Online olev

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Re: Diecut pistons
« Reply #5 on: 28.08. 2016 04:16 »
I've had a JP piston and rings in a greeves 250 for about 4 years.
It has thrived on a diet of brutality and lack of love.
I have to recommend them.
cheers

Online groily

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Re: Diecut pistons
« Reply #6 on: 28.08. 2016 07:33 »
A pair of 8.5:1 +20 JPs I put in a 650 AJS three years ago have been good.
I ran them in carefully because of scare stories, but no problems so far.
I think skirt clearance provided was 3.5 thou on a 72mm bore - but not 100%certain on that. Weights were 24-ish grammes heavier than a standard bore AE / Hepolite if I recall correctly.
Brand new crankshaft plus new rods dynamically balanced to 61%, and the result is very smooth at most rpm.
I'd use them again based on this experience.
Bill

Offline BSA_54A10

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Re: Diecut pistons
« Reply #7 on: 28.08. 2016 09:22 »
Trevor,

I thought that salvaged aluminum has the potential to be as pure as originally smelted. With the emphasis on "potential", is this incorrect?

Richard L.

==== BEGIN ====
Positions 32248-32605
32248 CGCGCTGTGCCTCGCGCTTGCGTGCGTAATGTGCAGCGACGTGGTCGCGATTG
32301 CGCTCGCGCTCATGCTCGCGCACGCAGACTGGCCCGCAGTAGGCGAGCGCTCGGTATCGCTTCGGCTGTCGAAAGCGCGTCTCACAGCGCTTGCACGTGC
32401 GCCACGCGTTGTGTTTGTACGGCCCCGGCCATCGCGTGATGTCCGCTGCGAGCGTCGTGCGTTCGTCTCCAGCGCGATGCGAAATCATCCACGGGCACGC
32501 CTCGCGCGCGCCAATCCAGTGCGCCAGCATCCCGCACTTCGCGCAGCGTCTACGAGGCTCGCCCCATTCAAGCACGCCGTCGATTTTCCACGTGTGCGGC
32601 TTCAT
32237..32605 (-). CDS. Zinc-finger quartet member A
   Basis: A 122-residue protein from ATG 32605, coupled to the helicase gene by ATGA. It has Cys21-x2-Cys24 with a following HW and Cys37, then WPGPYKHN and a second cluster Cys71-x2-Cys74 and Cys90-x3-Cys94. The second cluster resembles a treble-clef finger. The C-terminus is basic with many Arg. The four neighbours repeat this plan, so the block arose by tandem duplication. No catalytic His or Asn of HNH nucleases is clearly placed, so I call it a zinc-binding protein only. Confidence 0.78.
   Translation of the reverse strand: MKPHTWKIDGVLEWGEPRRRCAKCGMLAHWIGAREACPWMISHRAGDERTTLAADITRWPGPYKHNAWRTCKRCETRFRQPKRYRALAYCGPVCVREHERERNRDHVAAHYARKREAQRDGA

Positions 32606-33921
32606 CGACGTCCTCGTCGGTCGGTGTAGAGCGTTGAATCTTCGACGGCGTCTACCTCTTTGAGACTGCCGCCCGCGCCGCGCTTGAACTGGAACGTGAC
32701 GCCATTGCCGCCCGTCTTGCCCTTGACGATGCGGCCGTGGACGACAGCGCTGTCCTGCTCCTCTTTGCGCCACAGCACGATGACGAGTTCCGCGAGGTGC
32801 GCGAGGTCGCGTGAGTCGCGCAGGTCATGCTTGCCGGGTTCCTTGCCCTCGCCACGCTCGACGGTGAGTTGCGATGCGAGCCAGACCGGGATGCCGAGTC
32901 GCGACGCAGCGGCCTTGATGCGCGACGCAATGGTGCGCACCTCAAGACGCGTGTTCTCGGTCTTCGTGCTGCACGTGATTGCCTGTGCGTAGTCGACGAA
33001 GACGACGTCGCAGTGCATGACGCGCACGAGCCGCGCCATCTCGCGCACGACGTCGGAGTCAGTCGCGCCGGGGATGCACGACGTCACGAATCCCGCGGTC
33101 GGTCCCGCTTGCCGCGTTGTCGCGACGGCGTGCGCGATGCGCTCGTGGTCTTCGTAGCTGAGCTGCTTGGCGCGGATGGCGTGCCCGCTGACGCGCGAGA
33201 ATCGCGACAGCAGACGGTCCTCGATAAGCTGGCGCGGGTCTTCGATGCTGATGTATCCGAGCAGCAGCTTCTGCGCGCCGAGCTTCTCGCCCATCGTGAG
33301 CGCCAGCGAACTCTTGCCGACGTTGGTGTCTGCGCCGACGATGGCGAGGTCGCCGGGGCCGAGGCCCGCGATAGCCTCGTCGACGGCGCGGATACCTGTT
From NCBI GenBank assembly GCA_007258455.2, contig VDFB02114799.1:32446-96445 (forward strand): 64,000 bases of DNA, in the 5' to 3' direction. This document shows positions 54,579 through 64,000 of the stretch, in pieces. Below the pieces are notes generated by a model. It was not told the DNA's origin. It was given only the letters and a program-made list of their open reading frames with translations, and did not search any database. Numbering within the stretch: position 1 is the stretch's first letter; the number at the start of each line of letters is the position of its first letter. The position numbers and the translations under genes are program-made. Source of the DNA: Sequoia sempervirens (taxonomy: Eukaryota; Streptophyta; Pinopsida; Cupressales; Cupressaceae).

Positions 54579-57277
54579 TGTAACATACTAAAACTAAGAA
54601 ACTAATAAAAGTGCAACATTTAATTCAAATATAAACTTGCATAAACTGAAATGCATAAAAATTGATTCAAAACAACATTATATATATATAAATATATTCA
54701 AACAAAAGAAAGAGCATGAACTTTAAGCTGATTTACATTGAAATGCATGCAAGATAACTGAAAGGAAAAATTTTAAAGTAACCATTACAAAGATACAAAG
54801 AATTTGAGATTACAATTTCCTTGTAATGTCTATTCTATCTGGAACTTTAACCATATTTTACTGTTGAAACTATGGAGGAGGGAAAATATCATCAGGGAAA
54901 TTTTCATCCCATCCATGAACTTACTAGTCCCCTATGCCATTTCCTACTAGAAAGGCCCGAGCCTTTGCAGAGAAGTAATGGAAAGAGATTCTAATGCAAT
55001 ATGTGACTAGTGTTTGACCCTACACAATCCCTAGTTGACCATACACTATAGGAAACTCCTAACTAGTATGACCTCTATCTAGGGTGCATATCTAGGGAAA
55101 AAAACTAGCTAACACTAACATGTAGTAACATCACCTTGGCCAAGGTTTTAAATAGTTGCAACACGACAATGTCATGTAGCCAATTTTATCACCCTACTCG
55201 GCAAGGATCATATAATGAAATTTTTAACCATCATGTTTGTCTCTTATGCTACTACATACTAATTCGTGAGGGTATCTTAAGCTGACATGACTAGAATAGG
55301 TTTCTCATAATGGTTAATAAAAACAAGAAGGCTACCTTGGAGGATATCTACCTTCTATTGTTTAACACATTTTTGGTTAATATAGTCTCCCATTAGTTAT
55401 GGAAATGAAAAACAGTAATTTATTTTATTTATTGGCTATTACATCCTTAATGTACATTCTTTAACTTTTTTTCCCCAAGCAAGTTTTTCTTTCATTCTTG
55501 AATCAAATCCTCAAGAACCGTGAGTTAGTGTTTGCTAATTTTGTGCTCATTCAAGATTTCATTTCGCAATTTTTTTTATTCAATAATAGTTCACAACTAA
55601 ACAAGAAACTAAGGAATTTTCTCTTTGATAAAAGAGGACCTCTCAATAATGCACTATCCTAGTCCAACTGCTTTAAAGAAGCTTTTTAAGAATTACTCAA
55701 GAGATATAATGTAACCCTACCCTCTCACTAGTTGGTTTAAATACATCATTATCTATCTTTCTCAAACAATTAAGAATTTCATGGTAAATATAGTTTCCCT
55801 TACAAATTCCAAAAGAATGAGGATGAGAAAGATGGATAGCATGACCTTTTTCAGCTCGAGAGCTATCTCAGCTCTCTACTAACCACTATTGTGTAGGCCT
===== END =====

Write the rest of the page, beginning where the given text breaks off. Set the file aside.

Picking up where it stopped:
No way Hos'e.
Aluminium is a very reactive metal thus it is almost impossible to purify it.
Mg , So, Ca & to some extent Zn can be thermally refined .
Apart from them, once it is in the metal it is in the metal for good.
Even worse all the elements you add to extrusion alloys are poison to rolling and casting alloys.
Everything you add to wrought alloys are poison to casting alloys and everything you add to casting alloys are poison to both wrought & extruded alloys.

Thus when impurities get too high the only thing you can do is to dilute with pure aluminium like wire , saucepans or bottle tops.
However the companies who extrude wire also want old wire to add to their batches so scrap wire is very expensive.
In fact scrap wire is more expensive than Y alloy so we were spending 40c/kg to melt scrap that was $ 10/kg to cast ingots that were $ 5.00 / kg so in many cases it is cheaper to tip the entire furnace out ( up to 20 tons ) and make known composition scrap ingots than to dilute the 20 tons back into specification.
This was the principle thing that killed aluminium can recycling.
All the morons who shove steel or lead washers into the cans.
The steel washers sit on the bottom of the furnace slowly dissolving into the melt and can not be removed so can contaminate thousands of tons of ingot.
So you melt cans in a rotary furnace, then tip that into the alloying furnace so you can melt it quick before too much iron dissolves into the aluminium.
However lead which in  theory should burn actually melts under the aluminium and then runs down between the cracks in the brick lining where it build up .